William Martin Heston (September 9, 1878 – September 9, 1963) was an American football player and coach. He played halfback at San Jose State University and the University of Michigan. Heston was the head football coach for Drake University in 1905 and North Carolina College of Agriculture and Mechanic Arts, now North Carolina State University, in 1906. After he retired from coaching, he practiced law and served as a state court judge in Michigan. Heston was elected to the College Football Hall of Fame in 1954. He was selected by the Football Writers Association of America as the halfback for its all-time team for the first 50 years of the sport. University of Michigan coach Fielding H. Yost rated him as the greatest player of all-time.
|Born||September 9, 1878|
|Died||September 9, 1963 (aged 85)|
Traverse City, Michigan
|1898–1900||San Jose State|
|Coaching career (HC unless noted)|
|1906||North Carolina A&M|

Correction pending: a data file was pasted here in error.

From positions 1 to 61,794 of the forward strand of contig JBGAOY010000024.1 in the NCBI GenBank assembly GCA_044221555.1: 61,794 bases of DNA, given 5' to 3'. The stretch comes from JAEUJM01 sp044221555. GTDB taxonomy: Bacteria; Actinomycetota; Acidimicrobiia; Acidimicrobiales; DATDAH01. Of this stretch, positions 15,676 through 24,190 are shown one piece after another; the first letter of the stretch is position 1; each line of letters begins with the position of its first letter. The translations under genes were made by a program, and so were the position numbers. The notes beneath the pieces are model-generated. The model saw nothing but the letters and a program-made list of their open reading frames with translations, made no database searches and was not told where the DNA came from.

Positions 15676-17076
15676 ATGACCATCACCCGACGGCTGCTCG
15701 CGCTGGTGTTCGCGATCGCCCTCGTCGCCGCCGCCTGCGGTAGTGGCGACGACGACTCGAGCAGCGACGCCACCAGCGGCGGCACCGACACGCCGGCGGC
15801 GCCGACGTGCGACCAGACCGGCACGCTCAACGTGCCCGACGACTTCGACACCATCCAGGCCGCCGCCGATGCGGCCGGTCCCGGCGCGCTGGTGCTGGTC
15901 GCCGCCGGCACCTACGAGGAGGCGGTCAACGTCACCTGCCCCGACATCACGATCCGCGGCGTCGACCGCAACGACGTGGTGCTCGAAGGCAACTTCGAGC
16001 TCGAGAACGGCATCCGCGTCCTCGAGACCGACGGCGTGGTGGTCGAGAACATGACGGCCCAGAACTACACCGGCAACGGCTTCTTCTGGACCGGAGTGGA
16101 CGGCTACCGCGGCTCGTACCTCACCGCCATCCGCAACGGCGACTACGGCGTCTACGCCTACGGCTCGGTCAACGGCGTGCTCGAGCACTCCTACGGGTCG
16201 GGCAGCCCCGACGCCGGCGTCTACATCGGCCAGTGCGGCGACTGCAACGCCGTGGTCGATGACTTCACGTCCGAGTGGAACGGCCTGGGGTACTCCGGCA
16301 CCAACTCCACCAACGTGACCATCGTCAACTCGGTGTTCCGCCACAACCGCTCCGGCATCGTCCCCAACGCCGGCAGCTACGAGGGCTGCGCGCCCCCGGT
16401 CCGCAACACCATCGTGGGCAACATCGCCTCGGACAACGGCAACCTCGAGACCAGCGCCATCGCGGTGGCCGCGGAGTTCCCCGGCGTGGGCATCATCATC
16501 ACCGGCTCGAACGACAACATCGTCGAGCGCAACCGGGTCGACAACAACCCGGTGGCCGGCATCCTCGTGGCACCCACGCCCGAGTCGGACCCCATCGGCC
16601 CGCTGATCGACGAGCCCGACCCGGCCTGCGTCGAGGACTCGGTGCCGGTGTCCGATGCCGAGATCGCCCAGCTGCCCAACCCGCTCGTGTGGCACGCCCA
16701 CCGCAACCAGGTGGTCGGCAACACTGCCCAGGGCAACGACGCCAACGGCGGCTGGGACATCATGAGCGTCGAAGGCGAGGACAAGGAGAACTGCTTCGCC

|Head coaching record|
|Accomplishments and honors|
|All-American (1903, 1904)|
Camp All-time All-America team
Yost All-time All-America team
|College Football Hall of Fame|
Inducted in 1954 (profile)
Heston was born in Galesburg, Illinois in 1878. His father, John William Heston, was a tenant farmer near Galesburg. At age four, Heston moved with his family to a river-bottom farm in Rippey, Iowa. Heston reportedly had two near-death experiences while living in Iowa, the first after contracting "whooping cough" and the second when he fell into the Raccoon River and had to be rescued by his sister.
At age nine, Heston moved with his family to a ranch in southwestern Kansas, where Heston was taken out of school to help the family raise money herding cattle. In 1894, Heston moved with his family to a farm in Grant's Pass, Oregon. As a teenager, he worked digging a ditch to supply water to a mine and chopping down and selling firewood.